I think there’s a kind of overwhelming amount of information/power/energy in the AI conversation as it pertains to art-making. We are told in so many ways that we have to use a particular tool or network or workflow to make the most cutting edge or relevant or up-to-date AI art, and while it can be fun to use these tools and the results are sometimes very striking, we are not necessarily given room to consider what or how or why these tools might fit into the practice of making our own art. The conversations and credits I share in the Adeva record are a small gesture of thanks towards these people who’ve been so helpful in the putting together of the record, and there are countless other conversations in my life that help me keep focused on the stories I want to share.
Ultimately these are both such evocative releases – do you intend to explore some of these worlds more in future work? Performances?
These sound worlds and workflows continue to be interesting to me. I’m working on a few different projects, and continuing to explore sound’s possibilities in and with AI. I’ve created a few different visual works sourced from (now) older neural networks that interrogate some of my own assumptions of what the colour and visual world of the traditional myths and expressions from my own culture might hold. Among other works, I’ve made a video series “Saṅkhyā Stories: Machine Learning Fables”, which is an idea I had and brought to November Paynter, the chief curator and associate director of the Museum of Contemporary Art in Toronto. MOCA commissioned a number of these fables for an exhibition in 2022.
I grew up on the Amar Chitra Katha comic book series, which made comics based on many different Hindu myths. When starting to work with CLIP (remember when that was new???) I had this idea that maybe I could make some moving image “comics” using these tools (“saṅkhyā” means “number” in Bengali). I wrote poems, and looked at some of the Rg Veda outputs I had in my archive, and found some image prompts that I tried out – these are the titles of each work. Many of the sounds were processed outputs from experiments using machine learning and AI on field recordings from Kolkata and my own electronic and percussion improvisations.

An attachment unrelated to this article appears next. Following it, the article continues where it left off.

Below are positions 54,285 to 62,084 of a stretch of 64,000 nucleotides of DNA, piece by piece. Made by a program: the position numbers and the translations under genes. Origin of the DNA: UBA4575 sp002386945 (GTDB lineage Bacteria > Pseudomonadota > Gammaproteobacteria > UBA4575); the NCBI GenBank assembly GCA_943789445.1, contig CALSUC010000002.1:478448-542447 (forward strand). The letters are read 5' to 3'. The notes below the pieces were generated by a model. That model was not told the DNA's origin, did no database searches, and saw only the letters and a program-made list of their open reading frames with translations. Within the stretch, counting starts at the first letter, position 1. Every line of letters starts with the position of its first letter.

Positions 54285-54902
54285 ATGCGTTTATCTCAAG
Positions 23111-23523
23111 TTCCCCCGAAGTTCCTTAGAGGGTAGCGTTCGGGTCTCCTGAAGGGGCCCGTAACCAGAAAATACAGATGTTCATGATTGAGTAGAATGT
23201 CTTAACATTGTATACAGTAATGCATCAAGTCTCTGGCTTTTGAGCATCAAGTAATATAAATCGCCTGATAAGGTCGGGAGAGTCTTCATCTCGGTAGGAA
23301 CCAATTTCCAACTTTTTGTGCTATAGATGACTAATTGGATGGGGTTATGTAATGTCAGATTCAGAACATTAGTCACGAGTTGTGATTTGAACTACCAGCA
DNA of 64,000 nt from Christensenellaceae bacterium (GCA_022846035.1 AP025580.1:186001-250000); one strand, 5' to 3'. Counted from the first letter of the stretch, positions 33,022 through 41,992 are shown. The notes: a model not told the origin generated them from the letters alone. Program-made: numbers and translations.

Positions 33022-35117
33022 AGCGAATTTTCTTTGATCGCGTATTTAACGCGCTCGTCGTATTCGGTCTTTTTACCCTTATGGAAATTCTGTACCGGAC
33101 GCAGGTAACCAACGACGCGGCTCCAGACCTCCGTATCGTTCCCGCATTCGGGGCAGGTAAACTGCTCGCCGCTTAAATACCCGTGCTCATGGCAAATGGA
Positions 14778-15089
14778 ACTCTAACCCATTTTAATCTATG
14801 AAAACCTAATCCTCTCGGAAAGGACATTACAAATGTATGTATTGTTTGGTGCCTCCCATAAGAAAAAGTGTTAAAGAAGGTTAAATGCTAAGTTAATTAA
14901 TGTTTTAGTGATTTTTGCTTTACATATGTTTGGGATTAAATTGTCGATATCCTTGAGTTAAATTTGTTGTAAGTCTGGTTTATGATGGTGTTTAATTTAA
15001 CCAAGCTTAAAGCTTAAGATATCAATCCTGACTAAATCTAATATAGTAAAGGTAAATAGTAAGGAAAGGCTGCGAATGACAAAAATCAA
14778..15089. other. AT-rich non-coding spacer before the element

I think it’s important to mention here that the AI and machine learning workflows were only the start of the process of making these videos. On the one hand, that’s a result of the state of the tools at the time. But on the other hand — this is also something that doesn’t get spoken about much – there’s a lot of editing and human labour that goes into the making of many of these pieces, either in building the models or in working with the outputs to craft a final work. It’s an element of the discussion I allude to above with Kate Crawford’s Anatomy of AI project – that if we widen our gaze, we can perceive that there is so much going on behind the scenes that we need to be aware of or at least fold into our consciousness in using these tools.
I took some of my Toronto Metropolitan University students through the museum during the exhibit, and we had a great conversation about how much we neglect the process of work in creating art, that art is labour, with all the ramifications of how labour is expressed and constructed in the Capitaloscene. This holds true in the AI space as well.
I’m also keeping an eye on the communities that are doing some amazing work like Dreaming Beyond AI, the Decolonial AI Manyfesto and other communities that are trying to imagine a wider AI world. One amazing collection of essays I’m working my way through is “A Primer on AI from the Majority World: An Empirical Site and a Standpoint”. There’s so much research in this vein out there. I feel strongly it’s my responsibility to keep current with these initiatives as much as it is to gain fluency in new AI tools to create artistic work.
As for next steps – I’m not sure. I’m working on some new research projects with sound that are very much about conversation and how it allows a relational model of knowledge exchange. For sure this project will touch on data science and AI, given my wish list of people I’d like to talk to, ranging from (e.g.) people working internationally in global health to activists to actors.
Whatever ends up happening for me next with these worlds, I know it will have at its heart the act of storytelling.